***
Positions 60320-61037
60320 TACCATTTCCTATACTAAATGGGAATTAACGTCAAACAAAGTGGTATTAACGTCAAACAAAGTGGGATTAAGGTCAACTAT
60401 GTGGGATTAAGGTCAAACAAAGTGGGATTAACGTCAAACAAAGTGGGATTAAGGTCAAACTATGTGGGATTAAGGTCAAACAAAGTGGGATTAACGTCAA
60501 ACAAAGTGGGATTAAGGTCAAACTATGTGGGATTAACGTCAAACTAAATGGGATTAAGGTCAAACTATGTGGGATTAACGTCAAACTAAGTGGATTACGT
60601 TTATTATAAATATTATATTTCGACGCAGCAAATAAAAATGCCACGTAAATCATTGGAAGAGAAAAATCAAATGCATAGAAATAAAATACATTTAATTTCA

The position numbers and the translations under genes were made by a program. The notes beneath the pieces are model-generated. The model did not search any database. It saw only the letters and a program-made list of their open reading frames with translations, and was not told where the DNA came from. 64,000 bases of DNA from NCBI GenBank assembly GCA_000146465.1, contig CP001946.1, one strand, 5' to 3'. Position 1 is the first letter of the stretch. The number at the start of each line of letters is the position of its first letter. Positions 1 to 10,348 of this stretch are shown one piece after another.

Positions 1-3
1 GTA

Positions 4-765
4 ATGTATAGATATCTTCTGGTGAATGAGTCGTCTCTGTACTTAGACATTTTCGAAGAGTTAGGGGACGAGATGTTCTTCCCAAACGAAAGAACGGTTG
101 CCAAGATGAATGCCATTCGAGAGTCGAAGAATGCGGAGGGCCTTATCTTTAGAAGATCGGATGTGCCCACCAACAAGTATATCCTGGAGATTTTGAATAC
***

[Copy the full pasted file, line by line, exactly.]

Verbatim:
Positions 60320-61037
60320 TACCATTTCCTATACTAAATGGGAATTAACGTCAAACAAAGTGGTATTAACGTCAAACAAAGTGGGATTAAGGTCAACTAT
60401 GTGGGATTAAGGTCAAACAAAGTGGGATTAACGTCAAACAAAGTGGGATTAAGGTCAAACTATGTGGGATTAAGGTCAAACAAAGTGGGATTAACGTCAA
60501 ACAAAGTGGGATTAAGGTCAAACTATGTGGGATTAACGTCAAACTAAATGGGATTAAGGTCAAACTATGTGGGATTAACGTCAAACTAAGTGGATTACGT
60601 TTATTATAAATATTATATTTCGACGCAGCAAATAAAAATGCCACGTAAATCATTGGAAGAGAAAAATCAAATGCATAGAAATAAAATACATTTAATTTCA

The position numbers and the translations under genes were made by a program. The notes beneath the pieces are model-generated. The model did not search any database. It saw only the letters and a program-made list of their open reading frames with translations, and was not told where the DNA came from. 64,000 bases of DNA from NCBI GenBank assembly GCA_000146465.1, contig CP001946.1, one strand, 5' to 3'. Position 1 is the first letter of the stretch. The number at the start of each line of letters is the position of its first letter. Positions 1 to 10,348 of this stretch are shown one piece after another.

Positions 1-3
1 GTA

Positions 4-765
4 ATGTATAGATATCTTCTGGTGAATGAGTCGTCTCTGTACTTAGACATTTTCGAAGAGTTAGGGGACGAGATGTTCTTCCCAAACGAAAGAACGGTTG
101 CCAAGATGAATGCCATTCGAGAGTCGAAGAATGCGGAGGGCCTTATCTTTAGAAGATCGGATGTGCCCACCAACAAGTATATCCTGGAGATTTTGAATAC